help characterize them. When non-state or
• A
coalition of over 100 subnational leaders and subnational actors from at least two different
CEOs committed to become carbon neutral by countries “adhere to rules and practices that
2050. seek to steer behaviour towards shared,
• A
40 percent increase in the number of public goals” across borders (Andonova et al.,
businesses committing to adopt ‘Science-based 2017), they engage in “transnational climate
Targets’ in line with the Paris Agreement goals. governance” (Andonova et al., 2009). Broader
coalitions made up of countries, companies,
• T
he launch of a forest, food and land-focused non-governmental organizations (NGOs),
coalition aiming to deliver 30 percent of climate academia, international organizations or
solutions needed by 2030. subnational public actors, such as cities and
• A
new waste initiative involving more than 20 regions, form cooperative initiatives (Blok
subnational governments committing to zero et al., 2012). When these coalitions cross
waste. national borders they become “international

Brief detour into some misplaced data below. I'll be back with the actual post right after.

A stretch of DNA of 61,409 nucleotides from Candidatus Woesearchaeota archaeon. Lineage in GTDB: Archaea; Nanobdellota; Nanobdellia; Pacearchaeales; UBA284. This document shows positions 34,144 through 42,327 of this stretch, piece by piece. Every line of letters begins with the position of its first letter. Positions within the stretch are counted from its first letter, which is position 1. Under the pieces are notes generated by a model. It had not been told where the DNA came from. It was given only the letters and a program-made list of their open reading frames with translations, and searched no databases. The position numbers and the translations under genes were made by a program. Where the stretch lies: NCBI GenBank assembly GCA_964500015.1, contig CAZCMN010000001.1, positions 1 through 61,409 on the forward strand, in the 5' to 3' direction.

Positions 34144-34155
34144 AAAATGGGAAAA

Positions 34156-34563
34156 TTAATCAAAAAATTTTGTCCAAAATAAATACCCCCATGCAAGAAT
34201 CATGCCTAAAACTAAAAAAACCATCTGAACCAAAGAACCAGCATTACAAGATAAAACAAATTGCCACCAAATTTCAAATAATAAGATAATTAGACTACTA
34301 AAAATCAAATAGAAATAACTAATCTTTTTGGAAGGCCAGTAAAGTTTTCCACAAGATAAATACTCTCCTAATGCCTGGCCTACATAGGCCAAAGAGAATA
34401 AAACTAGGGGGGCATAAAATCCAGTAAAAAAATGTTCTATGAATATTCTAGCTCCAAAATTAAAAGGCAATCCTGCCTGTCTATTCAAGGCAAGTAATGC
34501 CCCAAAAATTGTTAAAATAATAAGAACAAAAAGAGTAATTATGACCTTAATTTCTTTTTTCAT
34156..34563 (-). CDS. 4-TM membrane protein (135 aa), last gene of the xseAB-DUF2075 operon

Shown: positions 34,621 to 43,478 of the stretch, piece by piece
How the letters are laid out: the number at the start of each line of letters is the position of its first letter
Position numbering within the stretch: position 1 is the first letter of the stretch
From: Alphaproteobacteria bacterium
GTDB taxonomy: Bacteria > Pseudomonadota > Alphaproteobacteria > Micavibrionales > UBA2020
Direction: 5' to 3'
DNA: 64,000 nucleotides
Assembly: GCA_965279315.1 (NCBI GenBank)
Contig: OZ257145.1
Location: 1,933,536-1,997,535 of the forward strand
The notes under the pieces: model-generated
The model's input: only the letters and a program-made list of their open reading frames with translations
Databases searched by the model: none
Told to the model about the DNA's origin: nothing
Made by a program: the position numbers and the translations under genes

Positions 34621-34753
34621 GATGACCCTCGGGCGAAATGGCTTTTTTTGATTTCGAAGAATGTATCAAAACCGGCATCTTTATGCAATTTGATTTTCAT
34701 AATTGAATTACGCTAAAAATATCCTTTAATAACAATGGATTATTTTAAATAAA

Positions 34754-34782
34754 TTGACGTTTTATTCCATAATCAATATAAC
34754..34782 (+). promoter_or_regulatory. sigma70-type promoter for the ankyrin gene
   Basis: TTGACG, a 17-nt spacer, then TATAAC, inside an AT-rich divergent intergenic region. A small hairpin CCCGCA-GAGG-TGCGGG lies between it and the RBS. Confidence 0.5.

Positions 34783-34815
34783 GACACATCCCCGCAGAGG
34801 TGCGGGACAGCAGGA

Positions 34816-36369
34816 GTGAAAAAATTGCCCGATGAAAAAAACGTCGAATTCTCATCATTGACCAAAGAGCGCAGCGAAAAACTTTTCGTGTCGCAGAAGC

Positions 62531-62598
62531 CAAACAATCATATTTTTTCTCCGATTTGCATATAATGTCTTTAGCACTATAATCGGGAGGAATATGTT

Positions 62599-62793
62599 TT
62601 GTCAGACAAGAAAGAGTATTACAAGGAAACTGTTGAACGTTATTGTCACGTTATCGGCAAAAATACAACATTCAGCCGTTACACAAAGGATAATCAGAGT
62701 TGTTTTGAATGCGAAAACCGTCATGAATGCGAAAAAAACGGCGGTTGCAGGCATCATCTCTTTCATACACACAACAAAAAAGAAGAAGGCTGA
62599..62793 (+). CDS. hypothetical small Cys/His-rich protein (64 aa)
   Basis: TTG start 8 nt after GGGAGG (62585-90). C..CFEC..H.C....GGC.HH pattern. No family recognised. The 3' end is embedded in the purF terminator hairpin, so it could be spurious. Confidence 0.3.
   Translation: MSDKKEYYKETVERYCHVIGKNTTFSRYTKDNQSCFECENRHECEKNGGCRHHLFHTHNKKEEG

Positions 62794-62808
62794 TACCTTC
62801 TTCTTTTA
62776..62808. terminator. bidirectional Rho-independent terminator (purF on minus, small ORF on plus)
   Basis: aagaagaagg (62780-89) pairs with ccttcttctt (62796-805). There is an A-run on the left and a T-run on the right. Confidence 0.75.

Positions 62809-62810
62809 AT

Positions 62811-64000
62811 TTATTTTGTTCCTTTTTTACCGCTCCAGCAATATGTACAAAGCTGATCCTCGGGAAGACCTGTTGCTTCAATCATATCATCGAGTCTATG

cooperative initiatives” (Widerberg and
• M
ore ambitious NSA commitments, including Pattberg, 2015).
California’s Governor committing to carbon
neutrality by 2045 and a coalition of around 65
members committed to full decarbonization in the
‘Powering Past Coal Alliance’.
The outcomes of the Summit will inform the UN 2019
Climate Summit, which will be convened by the UN Box 5.2 Framing climate action
Secretary General to challenge states, regions, cities,
companies, investors and citizens to step up action in six
in developing countries
key areas: energy transition, climate finance and carbon Linking sustainable development and climate
pricing, industry transition, nature-based solutions, cities change provides a powerful rationale for
and local action, and resilience. climate action. Evidence suggests that
citizens are more likely to take climate action,
5.3 Overview of cooperative initiatives and or to support government action on climate
change, if the sustainable development
individual commitments by non-state and
benefits of these efforts are emphasized
subnational actor (Floater et al., 2016). Communicating the
NSA climate action comes in many forms. This section sustainable development gains that are often
focuses on two categories: individual NSA actions co-generated alongside climate mitigation
(section 5.3.1) and cooperative actions through or adaptation may be particularly important
international cooperative initiatives (ICIs) (section 5.3.2), among NSAs in developing countries and the